So I began to study the turn of the century Craftsman Movement, from Macintosh and William Morris, to Greene and Greene and Stickley. I found myself not only drawn to the design but also to the underlying philosophy of quality, simplicity, craftsmanship and usefulness of each piece. My nursery became more and more a workshop, until it no longer fit my art gallery surroundings. I did some great work and moved my shop to a newfound home at the cottages. I continue to build and study, finding some success. My style began to evolve from furniture of scraps to something that truly resembled the Craftsman Movement. Although while still using repurposed material, it became something different, neither Industrial nor Craftsman, but something in the middle, like “Gustav Stickley with a welder”. That’s how the Industrial Craftsman style was born.
We’re at a time and place in the world where we can no longer afford to be wasteful by buying disposable furniture. The Industrial Craftsman Movement is about taking back the craft by putting it in the hands of the worker, while creating a quality product that lasts several lifetimes.
My philosophy is to deliver high-quality, custom, handmade furniture that serves the businesses and residents of my community. Because of its simple design and diversity of materials, I can create a beautiful piece to fit any budget. I aspire to have a piece of furniture in every home and business in my neighborhood, and I’m off to a good start.
A little over a year ago I was approached to do my largest project to-date. Welcome Diner was opening a new concept and needed a counter, 2 picnic tables, 11 benches, 8 table tops and a bike rack and… oh, a door handle. Using glue-lam beams, some steel and some style, I collaborated with Sloan McFarland to create something beautiful and slightly more modern than my furniture is normally. Today, as Miss Bane and I had a doughnut, I felt proud to have been a part of such a great spot on the Phoenix food scene. The Furniture still looks great, the food is AMAZING and the relationships with the people there are as important as the work we did. It is my personal goal to serve my community with beautiful, affordable, quality furniture. Thank you Welcome family for letting me be a part of your world.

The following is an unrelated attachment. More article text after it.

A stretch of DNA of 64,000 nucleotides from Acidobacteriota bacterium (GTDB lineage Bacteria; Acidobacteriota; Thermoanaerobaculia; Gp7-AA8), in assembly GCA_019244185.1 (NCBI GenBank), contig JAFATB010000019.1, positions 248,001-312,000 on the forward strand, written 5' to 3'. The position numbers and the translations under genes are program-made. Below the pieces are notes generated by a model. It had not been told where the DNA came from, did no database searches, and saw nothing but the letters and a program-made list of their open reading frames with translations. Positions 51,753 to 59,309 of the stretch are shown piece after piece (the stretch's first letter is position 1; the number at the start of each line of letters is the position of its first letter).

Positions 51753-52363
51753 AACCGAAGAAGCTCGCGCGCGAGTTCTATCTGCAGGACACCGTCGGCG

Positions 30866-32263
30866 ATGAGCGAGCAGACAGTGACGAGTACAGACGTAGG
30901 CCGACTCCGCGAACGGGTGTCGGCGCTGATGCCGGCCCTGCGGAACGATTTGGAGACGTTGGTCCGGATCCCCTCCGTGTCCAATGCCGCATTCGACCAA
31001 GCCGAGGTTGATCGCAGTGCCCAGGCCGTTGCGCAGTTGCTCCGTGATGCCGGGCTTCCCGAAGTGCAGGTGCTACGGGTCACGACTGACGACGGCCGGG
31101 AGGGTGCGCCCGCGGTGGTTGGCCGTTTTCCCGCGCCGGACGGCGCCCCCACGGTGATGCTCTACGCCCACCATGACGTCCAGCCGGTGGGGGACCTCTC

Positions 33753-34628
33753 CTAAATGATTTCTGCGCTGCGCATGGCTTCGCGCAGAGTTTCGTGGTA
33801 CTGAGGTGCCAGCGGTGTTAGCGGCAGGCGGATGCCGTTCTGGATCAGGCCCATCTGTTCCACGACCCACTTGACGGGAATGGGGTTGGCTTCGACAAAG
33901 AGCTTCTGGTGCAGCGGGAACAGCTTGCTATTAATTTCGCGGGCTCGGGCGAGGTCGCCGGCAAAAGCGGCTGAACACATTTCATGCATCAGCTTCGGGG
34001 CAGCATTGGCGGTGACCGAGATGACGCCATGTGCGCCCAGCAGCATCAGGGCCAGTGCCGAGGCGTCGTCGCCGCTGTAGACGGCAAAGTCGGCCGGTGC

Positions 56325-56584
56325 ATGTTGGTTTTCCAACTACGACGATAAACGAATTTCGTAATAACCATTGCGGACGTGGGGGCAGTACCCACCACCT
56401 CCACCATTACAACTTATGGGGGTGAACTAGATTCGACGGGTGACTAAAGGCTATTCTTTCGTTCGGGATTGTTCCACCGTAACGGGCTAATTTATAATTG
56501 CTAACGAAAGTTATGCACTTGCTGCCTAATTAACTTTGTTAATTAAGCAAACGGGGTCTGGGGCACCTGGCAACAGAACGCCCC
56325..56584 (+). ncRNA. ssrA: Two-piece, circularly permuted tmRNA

Candles are a romantic way to make home feel like home. Whether you burn them for light, scent or ceremony, candles play a big part for many of us. So, Industrial Craftsman Furniture decided to give them a proper home in your home. These candle stands are made of parts and scraps left over from my furniture projects. They are unique, handmade, pieces of mini furniture for you to enjoy. Prices starting at around $20.
We also made the candles featured. Check out Solar Love Candles on facebook: https://www.facebook.com/solarlovecandles
Dining table made of ponderosa pine: It features a two piece live edge top, steel legs, cross braces, and wooden feet. It is a nice, thick slab of wood, solid, well built, and one of a kind. Completed with a natural finish of linseed oil and wax.
What’s better than a rad one-of-a-kind foraged, hand built diner table? The matching coffee table. Also featuring two planks, steel cross bars, wood feet and adjuster.